By: Julian Huxley
September 4, 2022

Headline and illustration from the story’s 1927 appearance in Amazing Stories.

HiLoBooks is pleased to serialize “The Tissue-Culture King,” a 1926 short story by biologist Julian Huxley, for HILOBROW’s readers. Sometimes subtitled “A Parable of Modern Science,” it is an allegory of science’s subordination to capitalist imperatives. Fun fact: Here is where you will find one of the earliest mentions of the anti-telepathic properties of tin-foil hats.

ALL INSTALLMENTS: 1 | 2 | 3 | 4 | 5 | 6 | 7 | 8 | 9.


We had been for three days engaged in crossing a swamp. At last we were out on dry ground, winding up a gentle slope. Near the top the brush grew thicker. The look of a rampart grew as we approached; it had the air of having been deliberately planted by men. We did not wish to have to hack our way through the spiky barricade, so turned to the right along the front of the green wall. After three or four hundred yards we came on a clearing which led into the bush, narrowing down to what seemed a regular passage or trackway. This made us a little suspicious. However, I thought we had better make all the progress we could, and so ordered the caravan to turn into the opening, myself taking second place behind the guide.

Suddenly the tracker stopped with a guttural exclamation. I looked, and there was one of the great African toads, hopping with a certain ponderosity across the path. But it had a second head growing upwards from its shoulders! I had never seen anything like this before, and wanted to secure such a remarkable monstrosity for our collections; but as I moved forward, the creature took a couple of hops into the shelter of the prickly scrub.

We pushed on, and I became convinced that the gap we were following was artificial. After a little, a droning sound came to our ears, which we very soon set down as that of a human voice. The party was halted, and I crept forward with the guide. Peeping through the last screen of brush we looked down into a hollow and were immeasurably startled at what we saw there. The voice proceeded from an enormous Negro man at least eight feet high, the biggest man I had ever seen outside a circus. He was squatting, from time to time prostrating the forepart of his body, and reciting some prayer or incantation. The object of his devotion was before him on the ground; it was a small flat piece of glass held on a little carved ebony stand. By his side was a huge spear, together with a painted basket with a lid.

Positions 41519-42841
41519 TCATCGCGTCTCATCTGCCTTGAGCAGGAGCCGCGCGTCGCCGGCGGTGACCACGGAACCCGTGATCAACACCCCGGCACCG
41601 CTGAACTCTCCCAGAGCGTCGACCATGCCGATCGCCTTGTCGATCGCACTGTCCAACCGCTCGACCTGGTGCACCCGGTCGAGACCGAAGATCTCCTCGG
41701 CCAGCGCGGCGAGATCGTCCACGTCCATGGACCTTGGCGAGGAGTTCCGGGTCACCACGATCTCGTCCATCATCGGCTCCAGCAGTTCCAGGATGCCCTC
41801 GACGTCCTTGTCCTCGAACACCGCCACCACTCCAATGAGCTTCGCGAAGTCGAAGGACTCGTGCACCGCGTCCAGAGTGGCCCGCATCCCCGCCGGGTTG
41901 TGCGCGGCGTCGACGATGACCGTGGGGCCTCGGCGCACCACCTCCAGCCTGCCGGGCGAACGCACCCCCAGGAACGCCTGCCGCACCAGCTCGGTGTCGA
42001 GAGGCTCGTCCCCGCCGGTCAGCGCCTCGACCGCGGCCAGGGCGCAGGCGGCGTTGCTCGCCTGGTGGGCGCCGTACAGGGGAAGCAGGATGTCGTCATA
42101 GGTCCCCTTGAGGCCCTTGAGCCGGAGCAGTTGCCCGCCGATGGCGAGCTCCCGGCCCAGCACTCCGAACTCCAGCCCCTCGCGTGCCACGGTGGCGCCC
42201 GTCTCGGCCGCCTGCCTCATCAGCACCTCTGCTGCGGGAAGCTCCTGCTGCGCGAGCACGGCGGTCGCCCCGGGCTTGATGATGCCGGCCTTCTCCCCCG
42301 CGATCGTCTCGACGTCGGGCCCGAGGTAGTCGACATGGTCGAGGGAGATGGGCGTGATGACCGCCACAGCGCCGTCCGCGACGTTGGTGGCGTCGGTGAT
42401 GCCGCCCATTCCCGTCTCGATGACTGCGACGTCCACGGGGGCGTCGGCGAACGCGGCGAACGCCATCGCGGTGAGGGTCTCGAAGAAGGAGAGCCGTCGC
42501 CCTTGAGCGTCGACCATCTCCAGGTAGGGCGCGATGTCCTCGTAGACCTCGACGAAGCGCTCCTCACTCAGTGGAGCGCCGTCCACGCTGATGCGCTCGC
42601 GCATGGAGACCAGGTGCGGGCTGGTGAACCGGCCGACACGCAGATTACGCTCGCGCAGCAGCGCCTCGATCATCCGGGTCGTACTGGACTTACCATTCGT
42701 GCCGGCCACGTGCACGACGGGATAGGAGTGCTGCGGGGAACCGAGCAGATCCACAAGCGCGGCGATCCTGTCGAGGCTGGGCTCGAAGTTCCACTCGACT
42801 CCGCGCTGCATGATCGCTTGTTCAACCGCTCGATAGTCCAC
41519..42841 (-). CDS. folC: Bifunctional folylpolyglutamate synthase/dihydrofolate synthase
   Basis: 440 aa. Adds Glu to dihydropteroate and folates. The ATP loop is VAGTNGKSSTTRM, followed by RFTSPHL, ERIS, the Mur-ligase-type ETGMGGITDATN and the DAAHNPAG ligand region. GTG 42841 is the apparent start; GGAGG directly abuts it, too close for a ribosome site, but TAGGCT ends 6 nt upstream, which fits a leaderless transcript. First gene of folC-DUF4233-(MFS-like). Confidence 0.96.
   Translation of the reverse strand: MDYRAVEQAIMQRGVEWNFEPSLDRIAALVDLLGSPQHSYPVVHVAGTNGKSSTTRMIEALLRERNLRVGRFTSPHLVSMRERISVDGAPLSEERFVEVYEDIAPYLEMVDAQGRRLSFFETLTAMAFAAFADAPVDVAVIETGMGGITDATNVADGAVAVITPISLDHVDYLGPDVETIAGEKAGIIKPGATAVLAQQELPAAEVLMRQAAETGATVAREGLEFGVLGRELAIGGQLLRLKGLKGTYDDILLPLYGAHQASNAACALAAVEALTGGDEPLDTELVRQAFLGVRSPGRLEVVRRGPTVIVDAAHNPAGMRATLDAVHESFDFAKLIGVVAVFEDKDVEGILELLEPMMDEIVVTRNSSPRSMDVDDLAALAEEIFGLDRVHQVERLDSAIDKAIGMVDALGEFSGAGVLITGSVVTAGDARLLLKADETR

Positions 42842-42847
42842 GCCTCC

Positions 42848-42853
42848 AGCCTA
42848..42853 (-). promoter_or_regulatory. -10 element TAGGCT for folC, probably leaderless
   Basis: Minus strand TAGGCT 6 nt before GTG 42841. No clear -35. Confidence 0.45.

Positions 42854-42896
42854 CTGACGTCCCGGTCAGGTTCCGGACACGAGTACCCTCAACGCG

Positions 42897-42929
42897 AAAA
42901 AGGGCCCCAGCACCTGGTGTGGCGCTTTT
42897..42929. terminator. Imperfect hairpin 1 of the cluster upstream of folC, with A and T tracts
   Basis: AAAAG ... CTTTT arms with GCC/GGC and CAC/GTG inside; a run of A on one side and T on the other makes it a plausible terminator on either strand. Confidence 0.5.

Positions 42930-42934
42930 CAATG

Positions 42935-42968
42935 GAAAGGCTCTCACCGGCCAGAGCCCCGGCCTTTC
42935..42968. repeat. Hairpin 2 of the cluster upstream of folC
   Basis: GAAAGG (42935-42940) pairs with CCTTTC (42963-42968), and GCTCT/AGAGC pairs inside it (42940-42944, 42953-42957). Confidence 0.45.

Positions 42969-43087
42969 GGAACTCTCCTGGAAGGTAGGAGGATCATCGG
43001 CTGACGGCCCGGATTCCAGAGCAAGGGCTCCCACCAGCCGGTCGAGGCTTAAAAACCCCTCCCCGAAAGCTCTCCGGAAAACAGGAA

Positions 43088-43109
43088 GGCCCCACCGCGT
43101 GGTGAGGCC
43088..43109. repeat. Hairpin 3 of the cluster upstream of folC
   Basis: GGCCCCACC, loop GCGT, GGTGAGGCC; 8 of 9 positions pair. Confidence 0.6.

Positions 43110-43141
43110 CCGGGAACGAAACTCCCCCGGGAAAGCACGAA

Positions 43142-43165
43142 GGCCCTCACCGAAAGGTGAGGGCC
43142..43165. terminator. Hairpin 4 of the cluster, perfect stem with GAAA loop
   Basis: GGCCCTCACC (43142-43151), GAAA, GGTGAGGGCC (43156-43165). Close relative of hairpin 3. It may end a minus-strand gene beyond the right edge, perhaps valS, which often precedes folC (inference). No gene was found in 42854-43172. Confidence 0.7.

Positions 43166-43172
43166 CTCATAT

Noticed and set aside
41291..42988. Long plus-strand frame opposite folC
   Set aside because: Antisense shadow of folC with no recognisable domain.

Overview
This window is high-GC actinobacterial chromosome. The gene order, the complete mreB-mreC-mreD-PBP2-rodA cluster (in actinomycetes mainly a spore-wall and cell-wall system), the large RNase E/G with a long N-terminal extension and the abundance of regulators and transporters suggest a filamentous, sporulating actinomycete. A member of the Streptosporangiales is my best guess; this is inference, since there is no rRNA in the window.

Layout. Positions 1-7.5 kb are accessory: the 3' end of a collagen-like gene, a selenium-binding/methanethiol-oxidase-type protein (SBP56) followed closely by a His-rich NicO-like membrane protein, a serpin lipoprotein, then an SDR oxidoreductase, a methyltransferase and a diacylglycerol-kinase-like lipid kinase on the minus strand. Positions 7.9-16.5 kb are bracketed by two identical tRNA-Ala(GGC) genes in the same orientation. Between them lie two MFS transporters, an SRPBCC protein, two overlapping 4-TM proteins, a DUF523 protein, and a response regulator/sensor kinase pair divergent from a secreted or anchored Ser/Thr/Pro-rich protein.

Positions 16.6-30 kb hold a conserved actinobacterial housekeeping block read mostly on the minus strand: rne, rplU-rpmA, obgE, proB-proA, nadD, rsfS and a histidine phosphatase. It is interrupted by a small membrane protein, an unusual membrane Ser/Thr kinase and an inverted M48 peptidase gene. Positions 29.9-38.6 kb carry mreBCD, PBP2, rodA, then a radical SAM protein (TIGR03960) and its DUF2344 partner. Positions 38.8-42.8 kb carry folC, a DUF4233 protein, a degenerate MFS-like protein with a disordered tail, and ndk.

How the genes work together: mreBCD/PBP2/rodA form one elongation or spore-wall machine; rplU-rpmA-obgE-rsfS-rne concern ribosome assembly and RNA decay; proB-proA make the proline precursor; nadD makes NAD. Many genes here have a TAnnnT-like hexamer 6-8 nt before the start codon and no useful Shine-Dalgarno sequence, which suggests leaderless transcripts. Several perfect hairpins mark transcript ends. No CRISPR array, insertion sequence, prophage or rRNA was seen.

After a minute or so, the giant bowed down in silence, then took up the ebony-and-glass object and placed it in the basket. Then to my utter amazement he drew out a two-headed toad like the first I had seen, but in a cage of woven grass, placed it on the ground, and proceeded to more genuflection and ritual murmurings. As soon as this was over, the toad was replaced, and the squatting giant tranquilly regarded the landscape.

Beyond the hollow or dell lay an undulating country, with clumps of bush. A sound in the middle distance attracted attention; glimpses of color moved through the scrub; and a party of three or four dozen men were seen approaching, most of them as gigantic as our first acquaintance. All marched in order, armed with great spears, and wearing colored loin straps with a sort of sporran, it seemed, in front. They were preceded by an intelligent-looking Negro of ordinary stature armed with a club, and accompanied by two figures more remarkable than the giants. They were undersized, almost dwarfish, with huge heads, and enormously fat and brawny both in face and body. They wore bright yellow cloaks over their black shoulders.

At sight of them, our giant rose and stood stiffly by the side of his basket. The party approached and halted. Some order was given, a giant stepped out from the ranks towards ours, picked up the basket, handed it stiffly to the newcomer, and fell into place in the little company. We were clearly witnessing some regular routine of relieving guard, and I was racking my brains to think what the whole thing might signify — guards, giants, dwarfs, toads — when to my dismay I heard an exclamation at my shoulder.

It was one of those damned porters, a confounded fellow who always liked to show his independence. Bored with waiting, I suppose, he had self-importantly crept up to see what it was all about, and the sudden sight of the company of giants had been too much for his nerves. I made a signal to lie quiet, but it was too late. The exclamation had been heard; the leader gave a quick command, and the giants rushed up and out in two groups to surround us.